Art helps survivors of domestic violence heal

Women recovering from the trauma of domestic violence have been finding hope and healing in the creation of paintings for an upcoming exhibition at MLC Gallery in Newtown.

Ronnie (pictured with Miriam) said: “I found myself in a quiet therapeutic space expressing my thoughts on canvas.”

West Connect Domestic Violence Services joined forces with art educator Miriam Cabello to offer the women from its refuges in the Nepean, the Blue Mountains, and the Blacktown and Hills districts 10 days of art therapy over 10 weeks.

The workshops were designed to assist the women to explore their creativity, express their thoughts and feelings, and find strength in their journey as survivors.

The women’s final works will be exhibited in the #141hours + #10days Domestic Violence Survivors Exhibition in November to coincide with the United Nations International Day for the Elimination of Violence against Women (25 November) and the 16 Days of Activism against Gender-Based Violence, which follow it.

“The women taking part had little to no experience in painting,” said Ms Cabello, “yet after only a handful of workshops they’d developed powerful, symbolic messages of courage and survival.”

Some, like Maggie, aimed to break society’s taboo on extreme abuse and the silencing of voices. Others, like Rebecca, depicted light as a source of support and water as cleansing and uplifting – carrying away all the negativity they’ve experienced.

Merry* planned her ideas in detail before she put her crayons and acrylics to canvas hoping to “express the dark reality of abuse in the brightest colours [because] abuse must not be ignored”.

She said she wanted to depict a naked woman with multiple faces to show the dissociative affects of complex trauma.

“A smiling face would be up front as I am continually told how much I smile. I smile now because I have more freedom due to ongoing long-term counseling. I smiled before as a mechanical reaction to keep safe, so a smile is important to me. The other faces will represent terror, grief, desolation, shame, deadness.

“In the woman’s abdomen will be a black hole, I want to give it depth and a vortex feeling to show the visceral nothingness that trauma brings.”

Several workshops later, having completed her painting, Merry said, “I experienced freedom to explore and express the total mind, body and spirit invasion of complex trauma and I feel strengthened and lightened by this process. I am proud of my art work and I have moved forward in my healing journey.”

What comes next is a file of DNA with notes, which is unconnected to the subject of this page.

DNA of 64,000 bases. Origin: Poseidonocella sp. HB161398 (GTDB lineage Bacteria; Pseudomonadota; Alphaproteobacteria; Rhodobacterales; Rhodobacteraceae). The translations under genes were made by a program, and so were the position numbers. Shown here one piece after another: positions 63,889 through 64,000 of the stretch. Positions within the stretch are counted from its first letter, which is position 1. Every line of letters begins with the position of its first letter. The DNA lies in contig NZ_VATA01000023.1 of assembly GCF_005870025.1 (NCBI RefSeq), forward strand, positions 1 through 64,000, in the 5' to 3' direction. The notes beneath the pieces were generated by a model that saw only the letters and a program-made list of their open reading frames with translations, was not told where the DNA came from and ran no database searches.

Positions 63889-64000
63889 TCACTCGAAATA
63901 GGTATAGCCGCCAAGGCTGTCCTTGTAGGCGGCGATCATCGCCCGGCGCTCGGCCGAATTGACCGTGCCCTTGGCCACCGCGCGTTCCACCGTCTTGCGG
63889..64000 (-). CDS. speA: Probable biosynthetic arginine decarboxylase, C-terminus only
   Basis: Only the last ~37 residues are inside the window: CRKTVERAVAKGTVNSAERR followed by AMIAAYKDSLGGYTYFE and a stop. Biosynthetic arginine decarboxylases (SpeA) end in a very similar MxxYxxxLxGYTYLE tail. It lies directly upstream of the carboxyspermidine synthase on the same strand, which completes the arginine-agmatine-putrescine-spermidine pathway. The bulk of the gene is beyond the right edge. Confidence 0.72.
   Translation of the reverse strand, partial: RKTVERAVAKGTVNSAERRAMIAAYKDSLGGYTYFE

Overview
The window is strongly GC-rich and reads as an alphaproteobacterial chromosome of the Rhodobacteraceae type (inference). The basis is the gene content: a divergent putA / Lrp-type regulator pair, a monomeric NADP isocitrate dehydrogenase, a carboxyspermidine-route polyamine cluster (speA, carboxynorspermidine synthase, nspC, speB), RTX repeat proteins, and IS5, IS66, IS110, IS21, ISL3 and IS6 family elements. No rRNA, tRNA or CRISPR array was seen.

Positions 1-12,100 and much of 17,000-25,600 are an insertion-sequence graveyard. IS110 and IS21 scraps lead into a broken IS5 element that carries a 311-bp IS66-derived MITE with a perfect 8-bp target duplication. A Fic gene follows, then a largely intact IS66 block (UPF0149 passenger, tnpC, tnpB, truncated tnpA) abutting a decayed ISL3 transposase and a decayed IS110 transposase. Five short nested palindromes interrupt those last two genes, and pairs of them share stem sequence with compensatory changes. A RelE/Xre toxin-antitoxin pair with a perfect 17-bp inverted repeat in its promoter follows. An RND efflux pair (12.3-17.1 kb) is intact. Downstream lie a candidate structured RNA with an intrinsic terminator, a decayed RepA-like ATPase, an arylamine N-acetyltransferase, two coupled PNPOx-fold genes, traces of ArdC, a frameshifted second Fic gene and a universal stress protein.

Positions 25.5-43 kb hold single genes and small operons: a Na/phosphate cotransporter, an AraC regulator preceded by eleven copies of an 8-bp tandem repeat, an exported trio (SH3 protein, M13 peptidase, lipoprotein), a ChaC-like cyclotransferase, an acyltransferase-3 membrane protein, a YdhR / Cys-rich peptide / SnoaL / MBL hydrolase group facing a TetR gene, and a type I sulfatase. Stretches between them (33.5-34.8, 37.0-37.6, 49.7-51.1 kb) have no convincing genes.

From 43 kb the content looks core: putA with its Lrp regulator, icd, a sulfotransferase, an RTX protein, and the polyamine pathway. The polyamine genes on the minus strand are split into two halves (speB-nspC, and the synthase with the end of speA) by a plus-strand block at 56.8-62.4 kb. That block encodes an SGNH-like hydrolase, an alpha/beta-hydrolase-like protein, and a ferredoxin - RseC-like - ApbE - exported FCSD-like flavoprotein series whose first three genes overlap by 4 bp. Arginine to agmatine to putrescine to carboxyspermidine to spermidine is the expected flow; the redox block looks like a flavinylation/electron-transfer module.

Ronnie said the workshops helped her take another step forward in healing mind, heart and soul. “The thought of producing a piece of artwork for others to see was originally daunting and out of my comfort zone but, with encouragement and patience, I found myself in a quiet therapeutic space expressing my thoughts on canvas.”

Natasha described the workshops as a gift: “The therapy taught me a lot about myself and the creative process and how I was able to create a healthy space for my life.”

Sharron has worked in the field of domestic violence for over 30 years and has her own personal experience with abuse. She said, “I watched traumatised women place their emotions on canvas and heal a bit more with each brush-stroke. Miriam’s gentle guidance and encouragement facilitated this recovery in each participant. What a beautiful way of moving forward this has been.”

Ms Cabello, whose art grows from a passion for the Civil Rights movement, describes #141Hours + #10days as a social innovation awareness and engagement workshop.

“Each workshop uses art as a healing force,” she said, “reviving the parts of the self that were silenced in order to survive the violence, and renewing a sense of possibility and agency.

“The exhibition honours the courage and creativity of the women involved.

“It also highlights the necessity for law reform and funding that is desperately needed for domestic violence refuges.”

In 2017, 45 women were killed through domestic violence and it is the leading cause of death, disability and illness among women aged 15 to 44 years of age.

The message from victims, employers and organisations that deal with domestic violence is that people who have experienced domestic violence need more support in the workplace.

The exhibition title highlights the #141Hours the exhibition will be open, and the #10 days of paid domestic violence leave that the ACTU, the Greens and the Labor Party want legislated as a workplace entitlement available to all employees.

*Pseudonym used to protect the survivor.

#141hours + #10days is at MLC Gallery, 5 Eliza Street, Newtown, from November 10 to December 10, 2018.

2 Comments on “Art helps survivors of domestic violence heal

  1. What a wonderful initiative! Both personally healing and publicly educative and political! Congratulations to Miriam and all the women involved.

    • Thank you Betty.
      Your belief in this project gave it the much needed momentum to get it started.
      Anticipate seeing you and your friends at the opening.
      Take care Miriam.

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